Drusen of the optic disc.

Byron L Lam, Christopher G. Morais, Joshua Pasol

Research output: Contribution to journalArticle

66 Citations (Scopus)

Abstract

Optic disc drusen are acellular calcific deposits occurring in small, crowded optic discs with abnormal vasculature. Evidence suggests axoplasmic transport alteration and axonal degeneration are involved in disc drusen formation. In affected patients, the number and size of disc drusen are highly variable, and the drusen may be visible near the disc surface or buried within the disc, causing them to appear as pseudopapilledema. B-scan echography is the most sensitive method for detecting disc drusen. Most patients with disc drusen are asymptomatic, but progressive visual field loss and vascular complications, including anterior ischemic optic neuropathy and choroidal neovascularization, may occur. Optic disc drusen have no established effective treatment. Diagnosing disc drusen correctly is important to avoid unnecessary work-up and to avoid overlooking potential serious conditions such as true papilledema. Disc drusen patients with more-than-expected visual field defects or progressive visual loss should have work-up to exclude other causes.

Original languageEnglish
Pages (from-to)404-408
Number of pages5
JournalCurrent Neurology and Neuroscience Reports
Volume8
Issue number5
DOIs
StatePublished - Sep 1 2008

Fingerprint

Optic Disk Drusen
Visual Fields
Ischemic Optic Neuropathy
Choroidal Neovascularization
Papilledema
Axonal Transport
Optic Disk
Blood Vessels
Ultrasonography
Therapeutics

ASJC Scopus subject areas

  • Clinical Neurology
  • Neuroscience(all)

Cite this

Drusen of the optic disc. / Lam, Byron L; Morais, Christopher G.; Pasol, Joshua.

In: Current Neurology and Neuroscience Reports, Vol. 8, No. 5, 01.09.2008, p. 404-408.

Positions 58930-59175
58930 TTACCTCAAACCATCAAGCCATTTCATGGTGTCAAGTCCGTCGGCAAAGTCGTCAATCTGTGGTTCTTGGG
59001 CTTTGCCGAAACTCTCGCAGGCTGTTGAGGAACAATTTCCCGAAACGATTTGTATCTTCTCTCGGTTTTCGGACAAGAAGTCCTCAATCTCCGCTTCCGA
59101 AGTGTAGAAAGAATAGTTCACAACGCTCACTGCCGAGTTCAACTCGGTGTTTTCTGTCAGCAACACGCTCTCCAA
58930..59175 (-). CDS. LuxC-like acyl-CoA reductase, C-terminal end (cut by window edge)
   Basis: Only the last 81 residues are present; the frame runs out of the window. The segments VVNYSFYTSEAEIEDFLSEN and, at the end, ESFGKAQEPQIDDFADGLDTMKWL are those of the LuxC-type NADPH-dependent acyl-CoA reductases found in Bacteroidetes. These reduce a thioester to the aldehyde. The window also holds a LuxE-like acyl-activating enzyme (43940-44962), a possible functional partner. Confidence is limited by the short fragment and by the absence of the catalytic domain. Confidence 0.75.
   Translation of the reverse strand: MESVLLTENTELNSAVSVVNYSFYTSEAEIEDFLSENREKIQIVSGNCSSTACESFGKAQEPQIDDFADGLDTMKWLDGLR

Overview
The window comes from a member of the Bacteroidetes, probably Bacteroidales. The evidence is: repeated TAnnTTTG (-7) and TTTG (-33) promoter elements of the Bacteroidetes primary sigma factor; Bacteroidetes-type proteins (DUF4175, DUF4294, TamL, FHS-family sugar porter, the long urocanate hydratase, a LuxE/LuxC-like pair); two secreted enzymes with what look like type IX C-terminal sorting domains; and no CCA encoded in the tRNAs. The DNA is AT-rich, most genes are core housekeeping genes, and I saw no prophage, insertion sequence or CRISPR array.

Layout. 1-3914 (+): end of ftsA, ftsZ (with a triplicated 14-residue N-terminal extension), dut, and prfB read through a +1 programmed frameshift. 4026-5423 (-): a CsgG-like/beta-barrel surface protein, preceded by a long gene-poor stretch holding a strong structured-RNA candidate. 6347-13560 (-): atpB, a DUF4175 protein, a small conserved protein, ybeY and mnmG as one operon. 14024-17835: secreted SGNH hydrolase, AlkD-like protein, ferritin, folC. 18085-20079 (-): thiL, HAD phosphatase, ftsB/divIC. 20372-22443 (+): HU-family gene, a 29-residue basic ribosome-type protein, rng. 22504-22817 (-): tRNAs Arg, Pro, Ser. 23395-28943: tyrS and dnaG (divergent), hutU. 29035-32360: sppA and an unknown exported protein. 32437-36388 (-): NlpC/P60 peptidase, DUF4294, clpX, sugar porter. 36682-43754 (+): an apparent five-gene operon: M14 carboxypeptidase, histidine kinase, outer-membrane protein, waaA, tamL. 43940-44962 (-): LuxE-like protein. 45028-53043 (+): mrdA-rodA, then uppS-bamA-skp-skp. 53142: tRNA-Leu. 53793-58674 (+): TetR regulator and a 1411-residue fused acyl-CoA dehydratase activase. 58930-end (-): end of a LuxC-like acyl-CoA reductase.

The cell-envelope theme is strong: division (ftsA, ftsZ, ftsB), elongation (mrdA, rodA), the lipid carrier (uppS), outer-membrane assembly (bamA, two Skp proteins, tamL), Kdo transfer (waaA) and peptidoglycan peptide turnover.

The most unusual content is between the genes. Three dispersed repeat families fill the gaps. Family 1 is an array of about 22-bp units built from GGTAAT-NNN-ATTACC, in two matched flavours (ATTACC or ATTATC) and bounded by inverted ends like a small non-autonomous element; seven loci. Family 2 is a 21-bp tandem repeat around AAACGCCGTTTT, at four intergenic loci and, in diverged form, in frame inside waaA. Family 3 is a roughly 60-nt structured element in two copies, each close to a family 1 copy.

Research output: Contribution to journalArticle

Lam, Byron L ; Morais, Christopher G. ; Pasol, Joshua. / Drusen of the optic disc. In: Current Neurology and Neuroscience Reports. 2008 ; Vol. 8, No. 5. pp. 404-408.
@article{c2e04e5ad54b456e997e3c23b202c6d9,
title = "Drusen of the optic disc.",
abstract = "Optic disc drusen are acellular calcific deposits occurring in small, crowded optic discs with abnormal vasculature. Evidence suggests axoplasmic transport alteration and axonal degeneration are involved in disc drusen formation. In affected patients, the number and size of disc drusen are highly variable, and the drusen may be visible near the disc surface or buried within the disc, causing them to appear as pseudopapilledema. B-scan echography is the most sensitive method for detecting disc drusen. Most patients with disc drusen are asymptomatic, but progressive visual field loss and vascular complications, including anterior ischemic optic neuropathy and choroidal neovascularization, may occur. Optic disc drusen have no established effective treatment. Diagnosing disc drusen correctly is important to avoid unnecessary work-up and to avoid overlooking potential serious conditions such as true papilledema. Disc drusen patients with more-than-expected visual field defects or progressive visual loss should have work-up to exclude other causes.",